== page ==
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Sea Change: Beauty’s Historic Opportunity
By: Andrew M. Apfelberg
Posted: November 9, 2009, from the November 2009 issue of GCI Magazine.
- The decline in earnings before interest, taxes, depreciation and amortization translate to cost savings on acquisitions and puts more target companies squarely in the sights of buyers.
- Current cost savings can be used for capital expenditures, hiring human capital or an extensive marketing campaign.
- The speed with which revenue, market share and brand/reputation can grow through an acquisition is significantly greater than through an internal growth strategy.
- While the economy emerges from the recession, brands can enhance and solidify relationships with the retailers whose limited shelf space is at a premium.
The next quarter or two are one of the few times that true fortunes will be made or lost. This period of emergence from a recession is presenting a historic opportunity for mergers and acquisitions in the beauty industry. Those who fight against the tendency to hibernate until sunnier skies appear will find that the wind is actually at their backs and, correctly harnessed, will accelerate them out of the current downturn and into the most plentiful waters they may ever see.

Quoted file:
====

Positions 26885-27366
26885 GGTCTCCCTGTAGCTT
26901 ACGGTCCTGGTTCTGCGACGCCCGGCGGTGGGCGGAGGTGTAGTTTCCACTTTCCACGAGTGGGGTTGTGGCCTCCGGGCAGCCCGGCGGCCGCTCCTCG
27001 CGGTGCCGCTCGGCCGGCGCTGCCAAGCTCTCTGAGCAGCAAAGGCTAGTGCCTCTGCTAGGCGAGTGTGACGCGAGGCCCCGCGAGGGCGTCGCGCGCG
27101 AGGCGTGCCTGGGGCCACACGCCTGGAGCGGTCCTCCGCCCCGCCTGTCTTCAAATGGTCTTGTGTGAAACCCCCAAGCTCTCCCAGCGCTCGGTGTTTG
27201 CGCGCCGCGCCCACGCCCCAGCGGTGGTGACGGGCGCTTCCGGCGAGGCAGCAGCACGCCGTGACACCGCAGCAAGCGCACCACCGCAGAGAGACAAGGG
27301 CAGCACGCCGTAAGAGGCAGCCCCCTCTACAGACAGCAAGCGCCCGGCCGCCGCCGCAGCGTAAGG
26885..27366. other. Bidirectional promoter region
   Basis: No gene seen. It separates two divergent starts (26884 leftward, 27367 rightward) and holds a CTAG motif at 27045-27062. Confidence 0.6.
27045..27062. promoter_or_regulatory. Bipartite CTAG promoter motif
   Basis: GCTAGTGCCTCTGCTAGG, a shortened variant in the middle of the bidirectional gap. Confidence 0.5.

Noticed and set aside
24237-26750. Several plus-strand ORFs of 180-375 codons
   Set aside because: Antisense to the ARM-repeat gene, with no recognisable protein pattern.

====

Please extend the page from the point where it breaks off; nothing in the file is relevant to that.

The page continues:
The coming months are a perfect storm of: (i) valuations coming back down to Earth, (ii) deal structures becoming buyer-friendly, (iii) a significant number of owners needing or wanting to sell, (iv) fewer buyers in the market and (v) financing starting to be available again.
When I graduated business school in 1993, beauty companies were typically getting bought for approximately six times their earnings before interest, taxes, depreciation and amortization (EBITDA). During 2007, the median EBITDA multiple for the industry swelled to around 10. To put that into perspective, the same $10 million EBITDA company that sold for a 10 multiple instead of a six multiple cost the buyer an additional $40 million. This is an increase of more than 65% from the 1993 purchase price.
The jump in EBITDA multiples being paid was not due to the target companies becoming more attractive. Instead, it was largely a result of the overwhelming amount of money that institutional buyers (i.e., private equity firms) were willing to spend in order to beat out their competitors and the ease with which multiple layers of financing could be obtained to lever up the target company. The activity of strategic buyers (i.e., existing companies in the industry) has remained more or less constant. The addition of the institutional investors was what changed the game.
Willing to Deal